A wedding vow renewal ceremony is an ideal way to celebrate your marriage — and you get to say ‘I do’ all over again. Renewing your marriage vows means declaring your love and making a commitment to one another in front of those you hold dear. Each ceremony tells a unique story of what the couple has achieved and experienced together through the years.
If you felt bound by etiquette, bowed to family pressure, or were on a tight budget originally, you may not have had the type of wedding you really wanted, but with a humanist vow renewal ceremony, it’s your day, your way! You can have an intimate ceremony just for the two of you or a grand party with all your family and friends. With a vow renewal, you’re not restricted by any technicalities or legalities, so the choice is yours!
Many couples choose to combine their vow renewal ceremony with a significant wedding anniversary. And, for couples who have endured difficult times, such as critical illness or a period of separation, a vow renewal ceremony can be especially meaningful and signify a new start or turning point in their relationship, which they want to mark with a celebration.
Local lockdowns aside, most places in England, Wales, and Northern Ireland can now host ceremonies of up to 30 people as long as social distancing guidelines are followed. This means that weddings and vow renewals can once again take place.
Humanist Ceremonies celebrant Ed Petrie, best known for his TV role as the presenter of CBBC show ‘Marrying Mum and Dad‘ said:
‘So much has changed in the UK as a consequence of the coronavirus pandemic, and many of us have been reevaluating what’s most important in our lives.
‘Relationships have particularly come under pressure during the lockdown and, through humanist ceremonies, we want to offer people a way of celebrating their marriage and ongoing commitment to one another. After so much sadness, it’s now the perfect time for people to celebrate.’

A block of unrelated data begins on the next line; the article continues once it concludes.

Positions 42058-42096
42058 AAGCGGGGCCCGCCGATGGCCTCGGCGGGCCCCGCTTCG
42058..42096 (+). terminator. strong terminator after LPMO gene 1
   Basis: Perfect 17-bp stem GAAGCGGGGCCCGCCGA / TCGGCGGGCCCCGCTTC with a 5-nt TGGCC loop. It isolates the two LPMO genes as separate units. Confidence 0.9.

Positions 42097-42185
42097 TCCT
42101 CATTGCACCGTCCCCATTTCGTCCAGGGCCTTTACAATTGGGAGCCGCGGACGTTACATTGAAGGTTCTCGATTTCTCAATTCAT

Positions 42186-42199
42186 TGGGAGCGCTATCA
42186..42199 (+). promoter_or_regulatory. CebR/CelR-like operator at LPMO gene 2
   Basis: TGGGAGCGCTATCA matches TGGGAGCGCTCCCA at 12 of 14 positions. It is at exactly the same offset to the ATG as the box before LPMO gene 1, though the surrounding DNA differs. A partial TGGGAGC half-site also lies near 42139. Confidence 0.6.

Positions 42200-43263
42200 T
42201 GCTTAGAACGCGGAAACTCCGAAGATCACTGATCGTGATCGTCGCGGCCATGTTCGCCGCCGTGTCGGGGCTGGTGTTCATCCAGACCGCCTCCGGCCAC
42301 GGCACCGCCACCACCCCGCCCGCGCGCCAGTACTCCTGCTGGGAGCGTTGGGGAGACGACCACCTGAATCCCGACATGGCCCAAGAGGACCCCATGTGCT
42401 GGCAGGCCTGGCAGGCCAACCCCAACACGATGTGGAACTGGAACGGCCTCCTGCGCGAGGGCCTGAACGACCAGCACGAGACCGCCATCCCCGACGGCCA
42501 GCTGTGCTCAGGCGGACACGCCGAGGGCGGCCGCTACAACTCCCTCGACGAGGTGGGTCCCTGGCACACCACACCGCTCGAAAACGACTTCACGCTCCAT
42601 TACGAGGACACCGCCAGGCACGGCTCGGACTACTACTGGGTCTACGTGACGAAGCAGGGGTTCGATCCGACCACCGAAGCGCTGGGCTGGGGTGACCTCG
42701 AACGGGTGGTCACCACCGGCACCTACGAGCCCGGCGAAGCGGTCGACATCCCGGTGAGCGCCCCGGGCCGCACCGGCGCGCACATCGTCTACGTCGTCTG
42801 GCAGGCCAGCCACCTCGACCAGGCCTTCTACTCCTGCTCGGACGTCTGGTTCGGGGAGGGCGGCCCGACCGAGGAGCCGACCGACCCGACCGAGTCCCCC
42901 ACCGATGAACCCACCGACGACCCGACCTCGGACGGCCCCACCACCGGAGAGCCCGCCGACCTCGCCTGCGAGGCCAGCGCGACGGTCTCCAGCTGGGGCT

Humanist wedding celebrant Ginny Collins told us:
‘After all the hardship of 2020, a focus on celebrating love was more important than ever. That is just as true for long-standing couples as for engaged couples. Renewing your marriage vows means declaring your love and making a commitment to one another in front of those you hold dear.
‘Every relationship faces hardships and strains, and this year that’s sure to be more true than ever. A vow renewal ceremony is a beautiful way of telling the unique story of a couple has grown, both individually and as a unit.’
A Humanist Ceremonies celebrant can help you to create a non-religious ceremony that is personal and meaningful to you. You can renew your original vows, expand on them, or write entirely new ones.
Your celebrant can also advise on the inclusion of a range of symbolic rituals to consider, such as a handfasting ceremony, lighting a unity candle, or drinking from a quaich (a two-handled loving cup) – something meaningful to you as a couple.
Wedding vow renewal ceremonies are purely symbolic; they have no legal aspect to them, which means they can take place pretty much anywhere — even in your own garden.
Outdoor ceremonies are particularly popular and, if you choose to host your ceremony in your garden, you can add your own decorations such as a decorative arch, garlands, candles, bunting, and fairy lights.
Of course! Children can take part in the ceremony by giving a reading, singing, or participating in a symbolic act such as a sand-blending ceremony or a handfasting.
They are! All our wedding celebrants conduct same-sex weddings and vow renewals, so you don’t need to ask — it’s a given.
If you had a civil partnership, you too can have a vow renewal ceremony!
Local lockdowns aside, most places in England, Wales, and Northern Ireland can now host ceremonies of up to 30 people as long as social distancing guidelines are followed. This means that weddings and vow renewals ceremonies can once again take place.
Our ceremonies are for all couples wanting a non-religious ceremony.
Many people share humanist ideals without realising or putting a label on them. As Humanists UK President Alice Roberts recently told The Scotsman:
‘More and more people are discovering humanism or, perhaps a better way of putting it, discovering that humanism describes how they already think. Sometimes that discovery or realisation comes along at a time when people might want to mark an event – a birth, a marriage, a death – and find that the religious options just don’t represent what they really believe. For a lot of people, humanism really does encapsulate what they already think about the world, and how to live a good life.’
To find out more about humanist wedding vow renewal ceremonies, visit
If you’re thinking of having a humanist wedding, the next step is to find your ideal celebrant.